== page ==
Consider another matter upon which there is a serious and sincere difference of opinion between evangelical Christians: the second coming of our Lord. The second coming was the early Christian phrasing of hope. No one in the ancient world had ever thought, as we do, of development, progress, gradual change as God's way of working out His will in human life and institutions. They thought of human history as a series of ages succeeding one another with abrupt suddenness. The Graeco-Roman world gave the names of metals to the ages— gold, silver, bronze, iron. The Hebrews had their ages, too— the original Paradise in which man began, the cursed world in which man now lives, the blessed Messianic kingdom someday suddenly to appear on the clouds of heaven. It was the Hebrew way of expressing hope for the victory of God and righteousness. When the Christians came they took over that phrasing of expectancy and the New Testament is aglow with it. The preaching of the apostles thrills with the glad announcement, "Christ is coming!"
In the evangelical churches today there are differing views of this matter. One view is that Christ is literally coming, externally, on the clouds of heaven, to set up His kingdom here. I never heard that teaching in my youth at all. It has always had a new resurrection when desperate circumstances came and man's only hope seemed to lie in divine intervention. It is not strange, then, that during these chaotic, catastrophic years there has been a fresh rebirth of this old phrasing of expectancy. "Christ is coming!" seems to many Christians the central message of the Gospel. In the strength of it some of them are doing great service for the world. But, unhappily, many so overemphasize it that they outdo anything the ancient Hebrews or the ancient Christians ever did. They sit still and do nothing and expect the world to grow worse and worse until He comes.
Side by side with these to whom the second coming is a literal expectation, another group exists in the evangelical churches. They, too, say, "Christ is coming!" They say it with all their hearts; but they are not thinking of an external arrival on the clouds. They have assimilated as part of the divine revelation the exhilarating insight which these recent generations have given to us, that development is God's way of working out His will...
And these Christians, when they say that Christ is coming, mean that, slowly it may be, but surely, His will and principles will be worked out by God's grace in human life and institutions, until "He shall see of the travail of His soul and shall be satisfied."
These two groups exist in the Christian churches and the question raised by the Fundamentalists is— Shall one of them drive the other out? Will that get us anywhere? Multitudes of young men and women at this season of the year are graduating from our schools of learning, thousands of them Christians who may make us older ones ashamed by the sincerity of their devotion to God's will on earth. They are not thinking in ancient terms that leave ideas of progress out. They cannot think in those terms. There could be no greater tragedy than that the Fundamentalists should shut the door of the Christian fellowship against such.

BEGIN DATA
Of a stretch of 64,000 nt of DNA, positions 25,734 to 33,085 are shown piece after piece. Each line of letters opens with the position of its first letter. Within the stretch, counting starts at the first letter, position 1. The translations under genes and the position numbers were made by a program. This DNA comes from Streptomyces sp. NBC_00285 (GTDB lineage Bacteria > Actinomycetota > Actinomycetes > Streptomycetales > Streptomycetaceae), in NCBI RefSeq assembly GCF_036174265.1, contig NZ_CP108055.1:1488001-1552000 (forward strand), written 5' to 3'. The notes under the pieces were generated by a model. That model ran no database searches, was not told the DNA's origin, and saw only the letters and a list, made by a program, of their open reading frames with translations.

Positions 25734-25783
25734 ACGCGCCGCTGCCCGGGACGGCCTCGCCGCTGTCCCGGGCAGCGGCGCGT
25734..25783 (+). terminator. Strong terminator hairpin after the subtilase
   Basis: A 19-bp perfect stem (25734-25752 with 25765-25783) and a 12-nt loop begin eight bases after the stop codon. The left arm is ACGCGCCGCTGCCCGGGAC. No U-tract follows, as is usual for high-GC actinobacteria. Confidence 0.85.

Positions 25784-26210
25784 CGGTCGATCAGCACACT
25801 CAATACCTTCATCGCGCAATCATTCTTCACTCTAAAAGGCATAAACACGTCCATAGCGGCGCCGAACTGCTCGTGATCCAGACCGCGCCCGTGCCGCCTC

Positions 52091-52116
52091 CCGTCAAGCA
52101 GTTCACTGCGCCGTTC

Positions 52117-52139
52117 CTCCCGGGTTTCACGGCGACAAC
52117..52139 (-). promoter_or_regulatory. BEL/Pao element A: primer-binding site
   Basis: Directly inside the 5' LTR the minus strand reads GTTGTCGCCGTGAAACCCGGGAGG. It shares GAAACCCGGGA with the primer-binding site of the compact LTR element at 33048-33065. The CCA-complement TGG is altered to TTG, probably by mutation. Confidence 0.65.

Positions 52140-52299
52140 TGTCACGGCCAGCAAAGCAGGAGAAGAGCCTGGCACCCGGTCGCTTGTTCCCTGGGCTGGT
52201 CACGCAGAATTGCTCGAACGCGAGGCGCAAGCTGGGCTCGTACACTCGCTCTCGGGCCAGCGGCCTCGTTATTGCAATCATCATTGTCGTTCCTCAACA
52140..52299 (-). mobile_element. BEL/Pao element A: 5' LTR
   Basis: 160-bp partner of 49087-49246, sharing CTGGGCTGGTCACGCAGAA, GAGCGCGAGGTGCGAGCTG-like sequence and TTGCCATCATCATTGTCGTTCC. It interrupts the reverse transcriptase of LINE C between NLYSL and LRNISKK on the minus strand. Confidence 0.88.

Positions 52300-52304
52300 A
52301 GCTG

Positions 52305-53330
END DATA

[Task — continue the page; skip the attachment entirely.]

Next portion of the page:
I do not believe for one moment that the Fundamentalists are going to succeed. Nobody's intolerance can contribute anything to the solution of the situation which we have described. If, then, the Fundamentalists have no solution of the problem, where may we expect to find it? In two concluding comments let us consider our reply to that inquiry.
The first element that is necessary is a spirit of tolerance and Christian liberty. When will the world learn that intolerance solves no problems? This is not a lesson which the Fundamentalists alone need to learn; the liberals also need to learn it. Speaking, as I do, from the viewpoint of liberal opinions, let me say that if some young, fresh mind here this morning is holding new ideas, has fought his way through, it may be by intellectual and spiritual struggle, to novel positions, and is tempted to be intolerant about old opinions, offensively to condescend to those who hold them and to be harsh in judgment on them, he may well remember that people who held those old opinions have given the world some of the noblest character and the most rememberable service that it ever has been blessed with, and that we of the younger generation will prove our case best, not by controversial intolerance, but by producing, with our new opinions, something of the depth and strength, nobility and beauty of character that in other times were associated with other thoughts. It was a wise liberal, the most adventurous man of his day— Paul the Apostle— who said, "Knowledge puffeth up, but love buildeth up."